Blood Pressure Abnormalities in Parkinson's Disease in a Nigerian Population
To compare the effect of posture on blood pressure in levodopa-treated Parkinson's disease (PD) patients with that of age-matched controls. The design is a case control study. Blood pressure was recorded manually in the seated position with Accossons® mercury sphygmomanometer in 30 consecutive patients with PD on levodopa who had no hypertension and it was repeated after two minutes in the erect position to test for orthostatic hypotension (OH). The results were compared with blood pressure in the seated and erect positions in 30 consecutive age-matched controls that had no hypertension. The mean seated and erect systolic and diastolic blood pressures of both groups were compared with t-test for any significant difference(s); the mean seated and erect systolic and diastolic blood pressures of each group were also compared with paired t-test for any significant difference(s) and the proportion of study participants in both groups with orthostatic hypotension were determined. (a) Mean seated and erect systolic and diastolic blood pressures were significantly higher in PD subjects than age matched controls (p=0.000, 0.000) and (p=0.001, 0.000) (b) Mean erect systolic blood pressure was significantly lower than seated blood pressure in PD and significantly higher in controls (p=0.025 and 0.027) (c) OH was found in 6/30(20%) versus 0/30(0%) for cases and controls respectively. Higher seated and erect blood pressures and OH were found in levodopa treated PD compared to age-matched controls and these abnormalities should be assiduously looked out for in the evaluation of PD.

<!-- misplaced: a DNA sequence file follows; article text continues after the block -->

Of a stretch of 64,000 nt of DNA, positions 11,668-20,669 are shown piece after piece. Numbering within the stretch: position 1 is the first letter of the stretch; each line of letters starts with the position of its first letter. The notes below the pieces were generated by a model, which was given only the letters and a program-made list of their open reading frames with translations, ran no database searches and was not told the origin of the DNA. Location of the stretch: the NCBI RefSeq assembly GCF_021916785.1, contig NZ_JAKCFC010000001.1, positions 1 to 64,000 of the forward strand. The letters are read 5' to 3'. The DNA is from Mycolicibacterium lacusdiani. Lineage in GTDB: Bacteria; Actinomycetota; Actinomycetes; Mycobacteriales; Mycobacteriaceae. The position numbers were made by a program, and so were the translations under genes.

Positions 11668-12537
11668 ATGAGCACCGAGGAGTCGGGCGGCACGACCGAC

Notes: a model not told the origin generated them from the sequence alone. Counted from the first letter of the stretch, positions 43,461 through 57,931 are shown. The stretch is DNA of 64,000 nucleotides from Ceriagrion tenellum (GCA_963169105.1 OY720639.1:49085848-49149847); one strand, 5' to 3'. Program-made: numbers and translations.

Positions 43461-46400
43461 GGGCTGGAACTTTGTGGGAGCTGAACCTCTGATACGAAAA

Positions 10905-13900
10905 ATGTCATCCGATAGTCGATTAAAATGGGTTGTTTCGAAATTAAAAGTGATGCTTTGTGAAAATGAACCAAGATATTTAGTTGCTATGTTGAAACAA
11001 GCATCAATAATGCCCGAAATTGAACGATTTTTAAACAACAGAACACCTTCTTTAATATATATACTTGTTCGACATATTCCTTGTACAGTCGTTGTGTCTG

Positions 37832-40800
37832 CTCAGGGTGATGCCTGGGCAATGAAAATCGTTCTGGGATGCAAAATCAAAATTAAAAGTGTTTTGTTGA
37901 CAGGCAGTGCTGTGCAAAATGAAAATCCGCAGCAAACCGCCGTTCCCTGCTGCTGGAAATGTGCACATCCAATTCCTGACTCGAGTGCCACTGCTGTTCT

Key words: Parkinson's disease, blood pressure, orthostatic hypotension, Nigerians.